By Dave Cantor
“Is there such a thing as a straight jazz band?” David Grisman wonders.
If there’s an answer—and the mandolin player is correct in making such a query—he’s certainly never performed in one.
Beginning in the wilds of New Jersey, the man who’d become known simply as Dawg came of age during that time in the 1960s when players stopped cordoning off musical genres. But the difference between Bill Monroe and acts like the New Grass Revival pertain more to attitude than song selection and improvisation.
Grisman’s works, while taking in that Kentucky sound, have expanded over his five-decade career to encompass swinging cabaret jazz and hippie-fried jams, a singular range. Though the liberal wing of bluegrass will continue to evolve as groups like Yonder Mountain String Band hit stages at summer festivals, improvisation isn’t exactly a striking revelation. Musical realms exist beyond what’s become a predictable, if still vibrant, bluegrass scene. And Grisman uncovered it all about thirty years ago.
“Mandolin Abstractions,” a 1983 Rounder Records release, retains a bit of bluegrass flair and doesn’t stray too much from what listeners might expect on a disc featuring Grisman and Andy Statman, another mandolin player frequently taking the instrument to the brink of its applications. Over thirteen tracks, “Abstractions” isn’t an outlier in totality. By virtue of a lone track called “Journey to the Center of Twang,” an exploration of the stringed instrument’s outer capabilities became fully realized.
From its chugging opening, “Journey” bears down on dissonance, trebly exhortations rolling over occasional chording. An ahead-of-the-beat rhythmic conception swings throughout, but the strangled noise wrested from Grisman’s mandolin has no precedent. And despite the mandolin never being used for work in drones—a scenario begging to be resolved—Grisman and Statman are able, if only momentarily, to speak through their instruments in a language others haven’t ever conceived.
On a Jazz Continuum
The track’s sense of adventure belies the duo’s other collaborations, but not Grisman’s understanding of jazz, which follows a craggy continuum from Louis Armstrong to Eric Dolphy. There’s something beyond music binding these mandolin players, though. They’re both Jewish.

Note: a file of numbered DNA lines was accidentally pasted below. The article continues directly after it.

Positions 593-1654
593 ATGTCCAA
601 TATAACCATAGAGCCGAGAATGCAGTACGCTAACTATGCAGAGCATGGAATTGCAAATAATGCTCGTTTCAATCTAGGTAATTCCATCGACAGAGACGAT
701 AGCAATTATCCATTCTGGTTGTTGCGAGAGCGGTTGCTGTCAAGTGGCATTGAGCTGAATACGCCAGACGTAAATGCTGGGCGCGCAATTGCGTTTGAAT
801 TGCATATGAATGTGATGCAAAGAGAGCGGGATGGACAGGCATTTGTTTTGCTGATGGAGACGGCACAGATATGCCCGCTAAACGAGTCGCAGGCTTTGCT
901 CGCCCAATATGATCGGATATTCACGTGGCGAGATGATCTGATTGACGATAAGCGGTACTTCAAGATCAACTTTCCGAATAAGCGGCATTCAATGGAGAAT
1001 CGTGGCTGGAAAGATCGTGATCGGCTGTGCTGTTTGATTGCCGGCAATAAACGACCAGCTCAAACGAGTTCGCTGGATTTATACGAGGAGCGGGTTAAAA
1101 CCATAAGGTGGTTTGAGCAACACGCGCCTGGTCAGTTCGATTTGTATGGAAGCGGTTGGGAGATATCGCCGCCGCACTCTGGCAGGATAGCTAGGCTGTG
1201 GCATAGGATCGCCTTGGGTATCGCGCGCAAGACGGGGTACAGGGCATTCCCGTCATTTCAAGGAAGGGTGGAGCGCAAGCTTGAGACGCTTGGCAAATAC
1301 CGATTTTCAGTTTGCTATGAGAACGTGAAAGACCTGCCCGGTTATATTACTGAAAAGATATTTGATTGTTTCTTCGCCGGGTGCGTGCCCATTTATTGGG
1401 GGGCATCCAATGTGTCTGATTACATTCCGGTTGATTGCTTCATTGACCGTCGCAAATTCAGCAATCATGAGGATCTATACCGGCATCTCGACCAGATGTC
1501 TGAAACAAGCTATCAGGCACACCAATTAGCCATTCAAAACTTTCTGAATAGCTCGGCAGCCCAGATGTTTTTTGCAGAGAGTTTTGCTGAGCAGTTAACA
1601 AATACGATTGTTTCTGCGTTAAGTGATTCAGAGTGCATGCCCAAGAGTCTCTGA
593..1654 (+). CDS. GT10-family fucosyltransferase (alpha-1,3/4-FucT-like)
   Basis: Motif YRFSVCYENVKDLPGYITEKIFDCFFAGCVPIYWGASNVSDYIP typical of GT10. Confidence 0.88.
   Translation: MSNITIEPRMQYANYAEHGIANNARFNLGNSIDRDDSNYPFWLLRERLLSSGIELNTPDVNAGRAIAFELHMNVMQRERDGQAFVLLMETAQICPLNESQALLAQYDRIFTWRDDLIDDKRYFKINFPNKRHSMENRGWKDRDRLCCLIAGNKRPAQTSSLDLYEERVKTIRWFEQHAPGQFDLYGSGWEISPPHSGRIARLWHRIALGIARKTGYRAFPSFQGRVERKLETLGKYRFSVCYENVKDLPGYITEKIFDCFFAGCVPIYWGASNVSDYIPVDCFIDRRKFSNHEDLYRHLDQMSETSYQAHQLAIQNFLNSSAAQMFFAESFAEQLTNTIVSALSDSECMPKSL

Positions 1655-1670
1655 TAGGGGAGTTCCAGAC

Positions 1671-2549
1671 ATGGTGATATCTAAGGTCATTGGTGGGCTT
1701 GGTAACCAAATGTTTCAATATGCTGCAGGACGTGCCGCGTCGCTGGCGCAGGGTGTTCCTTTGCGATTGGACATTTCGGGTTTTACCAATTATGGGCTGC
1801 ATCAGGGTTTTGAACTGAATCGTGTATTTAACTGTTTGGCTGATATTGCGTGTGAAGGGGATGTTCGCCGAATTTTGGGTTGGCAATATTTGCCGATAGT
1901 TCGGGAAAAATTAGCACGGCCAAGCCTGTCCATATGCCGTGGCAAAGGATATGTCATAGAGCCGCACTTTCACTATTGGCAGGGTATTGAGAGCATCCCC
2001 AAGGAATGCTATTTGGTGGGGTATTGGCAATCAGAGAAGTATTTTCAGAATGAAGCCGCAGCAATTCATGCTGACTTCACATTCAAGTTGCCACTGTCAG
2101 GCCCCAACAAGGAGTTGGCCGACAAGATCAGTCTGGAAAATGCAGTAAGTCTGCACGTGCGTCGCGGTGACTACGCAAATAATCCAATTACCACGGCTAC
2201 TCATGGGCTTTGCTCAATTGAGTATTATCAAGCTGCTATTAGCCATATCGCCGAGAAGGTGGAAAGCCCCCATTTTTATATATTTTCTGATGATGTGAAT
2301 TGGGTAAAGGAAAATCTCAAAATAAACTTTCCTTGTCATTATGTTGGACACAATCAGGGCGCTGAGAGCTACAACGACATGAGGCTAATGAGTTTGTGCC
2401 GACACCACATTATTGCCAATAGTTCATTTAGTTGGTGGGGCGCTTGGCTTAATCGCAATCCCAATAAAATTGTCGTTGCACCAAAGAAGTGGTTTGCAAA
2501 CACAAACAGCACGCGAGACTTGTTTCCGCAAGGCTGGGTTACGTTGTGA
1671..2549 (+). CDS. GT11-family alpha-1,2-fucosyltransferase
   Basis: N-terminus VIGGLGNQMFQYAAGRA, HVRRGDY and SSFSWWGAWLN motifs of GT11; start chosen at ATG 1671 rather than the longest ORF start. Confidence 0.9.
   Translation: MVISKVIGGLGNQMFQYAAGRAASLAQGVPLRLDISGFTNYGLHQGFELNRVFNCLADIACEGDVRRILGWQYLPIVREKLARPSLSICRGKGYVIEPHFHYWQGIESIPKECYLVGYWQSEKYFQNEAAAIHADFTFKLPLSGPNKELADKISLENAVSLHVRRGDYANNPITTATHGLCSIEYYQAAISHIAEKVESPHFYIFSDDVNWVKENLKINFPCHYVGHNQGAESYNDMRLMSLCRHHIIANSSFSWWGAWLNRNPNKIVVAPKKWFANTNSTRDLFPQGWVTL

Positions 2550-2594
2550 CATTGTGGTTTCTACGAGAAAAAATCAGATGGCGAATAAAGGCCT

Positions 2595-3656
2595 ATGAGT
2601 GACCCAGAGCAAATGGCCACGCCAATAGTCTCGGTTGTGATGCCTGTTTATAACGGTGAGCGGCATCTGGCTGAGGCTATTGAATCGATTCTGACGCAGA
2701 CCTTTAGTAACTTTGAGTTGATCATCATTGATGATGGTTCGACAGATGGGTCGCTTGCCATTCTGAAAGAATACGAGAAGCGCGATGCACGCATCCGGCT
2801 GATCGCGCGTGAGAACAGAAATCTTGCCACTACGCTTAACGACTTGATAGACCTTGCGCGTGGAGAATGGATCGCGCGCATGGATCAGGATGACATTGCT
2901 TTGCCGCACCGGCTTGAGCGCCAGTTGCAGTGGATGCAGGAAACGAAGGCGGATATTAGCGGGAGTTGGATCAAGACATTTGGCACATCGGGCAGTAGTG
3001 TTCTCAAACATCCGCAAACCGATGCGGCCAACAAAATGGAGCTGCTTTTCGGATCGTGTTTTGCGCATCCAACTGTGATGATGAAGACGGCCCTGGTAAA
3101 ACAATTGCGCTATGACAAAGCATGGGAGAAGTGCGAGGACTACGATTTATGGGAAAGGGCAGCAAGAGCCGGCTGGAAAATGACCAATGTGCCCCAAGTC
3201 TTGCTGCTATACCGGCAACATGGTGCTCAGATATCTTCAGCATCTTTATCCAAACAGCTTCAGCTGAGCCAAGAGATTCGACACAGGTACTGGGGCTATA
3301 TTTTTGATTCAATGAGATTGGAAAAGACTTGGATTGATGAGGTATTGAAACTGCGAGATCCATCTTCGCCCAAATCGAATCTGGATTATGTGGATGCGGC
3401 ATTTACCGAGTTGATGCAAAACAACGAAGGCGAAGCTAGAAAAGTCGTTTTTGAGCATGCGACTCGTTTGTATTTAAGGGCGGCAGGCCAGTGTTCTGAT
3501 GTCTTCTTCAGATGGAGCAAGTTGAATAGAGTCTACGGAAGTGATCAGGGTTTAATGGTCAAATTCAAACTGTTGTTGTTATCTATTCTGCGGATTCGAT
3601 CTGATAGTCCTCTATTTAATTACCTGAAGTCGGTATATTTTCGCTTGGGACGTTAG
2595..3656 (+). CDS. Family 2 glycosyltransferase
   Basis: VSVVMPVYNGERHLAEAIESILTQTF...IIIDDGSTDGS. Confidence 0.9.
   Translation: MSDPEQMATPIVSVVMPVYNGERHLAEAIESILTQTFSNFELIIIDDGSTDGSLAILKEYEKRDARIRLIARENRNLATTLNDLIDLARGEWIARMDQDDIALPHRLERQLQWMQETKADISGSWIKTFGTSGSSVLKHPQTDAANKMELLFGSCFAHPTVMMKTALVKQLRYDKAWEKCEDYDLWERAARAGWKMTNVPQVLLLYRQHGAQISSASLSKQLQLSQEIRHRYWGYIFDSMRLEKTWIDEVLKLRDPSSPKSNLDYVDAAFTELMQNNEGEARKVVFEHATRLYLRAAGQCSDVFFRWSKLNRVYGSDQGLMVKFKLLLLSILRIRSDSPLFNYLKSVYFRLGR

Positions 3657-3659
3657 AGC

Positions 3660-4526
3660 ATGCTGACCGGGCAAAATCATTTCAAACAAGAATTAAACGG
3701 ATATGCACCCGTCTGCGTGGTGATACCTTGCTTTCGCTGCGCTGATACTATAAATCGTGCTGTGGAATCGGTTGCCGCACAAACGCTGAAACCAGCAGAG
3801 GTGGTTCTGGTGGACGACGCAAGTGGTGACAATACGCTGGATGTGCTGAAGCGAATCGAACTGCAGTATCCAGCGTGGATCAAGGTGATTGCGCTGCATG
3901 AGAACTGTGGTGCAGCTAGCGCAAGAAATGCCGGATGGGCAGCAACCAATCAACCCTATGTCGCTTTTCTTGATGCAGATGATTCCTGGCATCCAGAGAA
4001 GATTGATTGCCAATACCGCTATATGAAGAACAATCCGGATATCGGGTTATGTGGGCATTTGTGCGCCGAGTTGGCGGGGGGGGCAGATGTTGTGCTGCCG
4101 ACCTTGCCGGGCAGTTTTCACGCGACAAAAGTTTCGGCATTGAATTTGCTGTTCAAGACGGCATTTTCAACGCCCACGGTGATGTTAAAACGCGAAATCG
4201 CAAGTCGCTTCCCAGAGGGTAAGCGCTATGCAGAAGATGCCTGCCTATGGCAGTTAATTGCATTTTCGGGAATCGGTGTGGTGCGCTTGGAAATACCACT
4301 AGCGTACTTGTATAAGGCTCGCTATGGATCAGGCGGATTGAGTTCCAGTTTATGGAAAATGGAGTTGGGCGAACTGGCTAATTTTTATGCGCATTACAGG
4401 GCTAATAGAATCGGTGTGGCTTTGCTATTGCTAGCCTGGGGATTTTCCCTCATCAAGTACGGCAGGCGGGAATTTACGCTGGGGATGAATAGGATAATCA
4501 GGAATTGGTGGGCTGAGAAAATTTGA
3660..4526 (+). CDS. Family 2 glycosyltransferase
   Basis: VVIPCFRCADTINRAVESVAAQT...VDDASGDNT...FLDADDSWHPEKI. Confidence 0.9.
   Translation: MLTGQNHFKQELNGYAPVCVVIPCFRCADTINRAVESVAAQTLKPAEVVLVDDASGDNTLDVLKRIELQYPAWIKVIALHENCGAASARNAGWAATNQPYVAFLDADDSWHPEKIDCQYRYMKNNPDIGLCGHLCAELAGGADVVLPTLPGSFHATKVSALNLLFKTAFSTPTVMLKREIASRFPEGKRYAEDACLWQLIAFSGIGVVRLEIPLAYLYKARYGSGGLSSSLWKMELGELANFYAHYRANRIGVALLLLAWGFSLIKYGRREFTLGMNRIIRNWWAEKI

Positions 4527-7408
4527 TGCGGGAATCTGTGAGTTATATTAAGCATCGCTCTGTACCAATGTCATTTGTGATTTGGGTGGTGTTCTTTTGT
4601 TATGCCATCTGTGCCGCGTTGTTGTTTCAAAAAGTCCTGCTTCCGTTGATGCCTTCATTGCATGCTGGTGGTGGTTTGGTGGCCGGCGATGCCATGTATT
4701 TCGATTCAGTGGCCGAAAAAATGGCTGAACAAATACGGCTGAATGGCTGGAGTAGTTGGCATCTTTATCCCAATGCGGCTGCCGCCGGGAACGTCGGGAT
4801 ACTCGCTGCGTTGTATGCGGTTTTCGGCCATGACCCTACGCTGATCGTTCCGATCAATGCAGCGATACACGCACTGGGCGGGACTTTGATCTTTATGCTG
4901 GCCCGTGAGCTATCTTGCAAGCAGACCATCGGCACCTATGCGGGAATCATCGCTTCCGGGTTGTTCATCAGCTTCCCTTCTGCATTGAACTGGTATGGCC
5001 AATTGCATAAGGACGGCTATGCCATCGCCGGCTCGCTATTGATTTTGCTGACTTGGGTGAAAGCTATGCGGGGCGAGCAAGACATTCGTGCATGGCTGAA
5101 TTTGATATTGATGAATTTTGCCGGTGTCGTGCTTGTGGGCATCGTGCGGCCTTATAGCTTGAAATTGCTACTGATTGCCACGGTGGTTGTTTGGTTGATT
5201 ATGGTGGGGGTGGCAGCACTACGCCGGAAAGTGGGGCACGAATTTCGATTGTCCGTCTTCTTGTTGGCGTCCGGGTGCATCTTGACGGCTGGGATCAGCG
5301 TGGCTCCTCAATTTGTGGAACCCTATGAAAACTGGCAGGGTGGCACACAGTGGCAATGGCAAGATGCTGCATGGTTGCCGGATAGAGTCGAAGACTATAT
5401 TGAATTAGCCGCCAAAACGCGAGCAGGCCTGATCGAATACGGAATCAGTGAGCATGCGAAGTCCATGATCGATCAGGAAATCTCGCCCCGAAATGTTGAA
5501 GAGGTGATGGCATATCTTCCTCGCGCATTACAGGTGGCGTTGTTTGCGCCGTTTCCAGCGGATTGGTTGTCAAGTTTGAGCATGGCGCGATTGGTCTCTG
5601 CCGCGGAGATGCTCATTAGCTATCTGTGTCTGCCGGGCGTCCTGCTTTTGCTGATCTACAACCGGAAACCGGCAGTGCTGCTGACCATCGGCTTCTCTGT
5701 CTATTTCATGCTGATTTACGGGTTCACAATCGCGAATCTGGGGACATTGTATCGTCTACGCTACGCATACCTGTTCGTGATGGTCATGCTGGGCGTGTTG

“Andy [Statman] and I have played gigs together for over thirty years, at various times and with various ensembles including my quintet, his trio and a group we formed to record and tour with our Jewish music project—‘Songs of Our Fathers’ and its sequel, ‘New Shabbos Waltz,’” Grisman says, recalling just a few entries in his insurmountable discography.
Statman, who’s set to perform on both mandolin and clarinet at the duo’s City Winery dates, is as likely to break into a klezmer-inflected version of “Yerushalayim Shel Zahav” as a bluegrass stomp. Using the mandolin to express devotion to his faith makes compositions by the New Yorker unique in that bluegrass and the mandolin are more frequently accompanied by New Testament references than comments on Flatbush.
The kinship Statman and Grisman share sprouts from music and culture and hinges on the merger of ancient melodies and America’s musical history. But there’s a familial vibe to much of the latter’s canon. Flipping through his recordings, the same names pop up repeatedly, sometimes at intervals of a decade, sometimes more—Jerry Garcia’s among them.
Trading in his East Coast beginnings, Grisman was afforded the opportunity to record a few tracks for the Grateful Dead’s “American Beauty” back in 1970. The project’s impetus came a few years earlier while Grisman was divining what would become newgrass in New York amid the filthy mass of hippies and artist types, encountered Garcia and began a relationship that would push the pair through three subsequent decades. Grisman’s mandolin doesn’t dominate “Ripple” or “Friend of the Devil,” but behind Garcia’s whiny drawl, it dashes the recordings with a folksy vibe that would have been apparent in his absence, but not quite as down home.
Abstract notions of family aside, Grisman’s seen fit to truck musically with proper blood relations on a number of occasions. His youngest son, Samson, has been playing bass since before he was of school age. And making an appearance alongside his father, John Hartford and Mike Seeger at eight years old is a credit most wouldn’t be able to boast of at a much riper age.
“My wife Tracy is a very good swing rhythm guitarist and also plays upright bass with several bands,” Grisman says. “We’ve played several duo gigs, and I also play occasionally with my eldest son Monroe, an accomplished rocker.”
Without his proper family along for the gig, Grisman’s set to perform with his brother in heritage, Statman, providing for layers of revelation. It’s just that none of those shows are going to take place on Shabbat. Bubbe and Zayde approved.
April 9-10 at City Winery, 1200 West Randolph, (312)733-9463. 8pm. $45-$55.